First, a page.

NEW YORK (CNNMoney) - The company that makes Sharpie pens, Rubbermaid, Elmer's glue and Yankee Candles is in deep trouble.
Newell Brands is taking it from all sides. The company said Thursday that poor back-to-school sales, Toys 'R' Us' bankruptcy and consumers' changing shopping habits dragged sales down 7% from last year.
"You name it, we experienced it this quarter," CEO Michael Polk said on a conference call with investors Thursday. "Obviously, this is a disappointing outcome, and as CEO, I take full responsibility for these results."
Exasperated investors sent shares of the company tumbling nearly 27%.
Toys 'R' Us' bankruptcy hurt Newell's baby products line-up, which includes Graco strollers and baby car seats.
Baby's 'R' Us has been one of the Newell's top customers. The company said store closures have weighed on sales and will continue to drag them down during the holiday stretch.
Polk noted that baby products had been one of the company's best-performing businesses, and Toys 'R' Us' bankruptcy is forcing the Newell to "re-plan" its future.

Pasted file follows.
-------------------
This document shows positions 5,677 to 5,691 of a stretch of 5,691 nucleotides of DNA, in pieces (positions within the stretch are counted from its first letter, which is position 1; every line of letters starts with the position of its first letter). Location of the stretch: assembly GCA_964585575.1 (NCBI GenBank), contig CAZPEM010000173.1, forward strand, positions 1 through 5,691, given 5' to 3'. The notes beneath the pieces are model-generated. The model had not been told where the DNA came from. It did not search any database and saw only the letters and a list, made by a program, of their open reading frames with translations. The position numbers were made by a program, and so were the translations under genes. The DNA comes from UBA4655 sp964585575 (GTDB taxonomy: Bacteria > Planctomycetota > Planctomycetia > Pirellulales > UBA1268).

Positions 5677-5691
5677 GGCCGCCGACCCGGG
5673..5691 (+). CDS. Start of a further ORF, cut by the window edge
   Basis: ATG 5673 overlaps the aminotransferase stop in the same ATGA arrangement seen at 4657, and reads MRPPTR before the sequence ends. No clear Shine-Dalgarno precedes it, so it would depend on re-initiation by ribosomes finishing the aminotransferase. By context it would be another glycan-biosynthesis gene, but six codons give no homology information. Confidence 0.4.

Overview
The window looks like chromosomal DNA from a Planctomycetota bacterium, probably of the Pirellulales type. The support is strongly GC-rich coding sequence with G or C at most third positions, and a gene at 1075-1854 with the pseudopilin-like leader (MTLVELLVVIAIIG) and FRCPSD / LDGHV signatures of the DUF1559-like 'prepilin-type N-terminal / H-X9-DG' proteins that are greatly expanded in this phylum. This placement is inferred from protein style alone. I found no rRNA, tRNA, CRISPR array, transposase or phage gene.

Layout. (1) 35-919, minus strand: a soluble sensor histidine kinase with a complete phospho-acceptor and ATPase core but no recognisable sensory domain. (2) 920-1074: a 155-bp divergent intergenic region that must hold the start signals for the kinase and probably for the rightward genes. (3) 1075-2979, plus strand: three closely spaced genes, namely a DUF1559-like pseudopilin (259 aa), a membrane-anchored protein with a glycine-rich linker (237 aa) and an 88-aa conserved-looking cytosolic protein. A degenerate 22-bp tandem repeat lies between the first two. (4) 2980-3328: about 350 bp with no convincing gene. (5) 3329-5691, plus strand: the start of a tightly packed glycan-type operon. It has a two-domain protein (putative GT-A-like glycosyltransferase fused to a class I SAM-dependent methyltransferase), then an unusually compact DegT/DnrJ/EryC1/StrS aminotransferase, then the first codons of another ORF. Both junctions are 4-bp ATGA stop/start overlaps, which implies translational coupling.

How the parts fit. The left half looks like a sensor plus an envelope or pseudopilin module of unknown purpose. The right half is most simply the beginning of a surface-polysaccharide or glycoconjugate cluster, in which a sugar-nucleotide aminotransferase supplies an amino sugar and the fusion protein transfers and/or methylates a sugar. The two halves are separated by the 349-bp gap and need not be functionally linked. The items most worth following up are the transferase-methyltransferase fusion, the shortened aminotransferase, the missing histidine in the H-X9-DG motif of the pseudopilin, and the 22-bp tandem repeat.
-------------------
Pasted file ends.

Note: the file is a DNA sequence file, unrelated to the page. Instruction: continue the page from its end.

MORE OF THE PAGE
Lackluster back-to-school shopping hurt Newell's writing division. Retailers like Staples chose not to restock their shelves with popular Newell products like Sharpie, Uniball, Expo, Elmer's and Mr. Sketch.
"Writing had the most significant impact on the quarter," Polk said. "A number of retailers canceled late September back-to-school replenishment orders and we will not get most of those orders back in the fourth quarter."
Rubbermaid was hit particularly hard by customers switching to online shopping on sites like Amazon. Stores are ordering fewer plastic containers for their inventories since Rubbermaid products are remaining on store shelves, unpurchased.
"This [retail] landscape change that's going on is as profound as I've experienced in my 35 years," Polk said.
Newell's $15 billion acquisition of Yankee Candlemaker Jarden in 2015 is also failing to live up to high expectations, and one analyst says investors may have lost confidence in Newell's leadership.
"Investors are throwing in the towel," said Rupesh Parikh, an analyst at Oppenheimer. "The company can't deliver on the ... longer term growth it promised."
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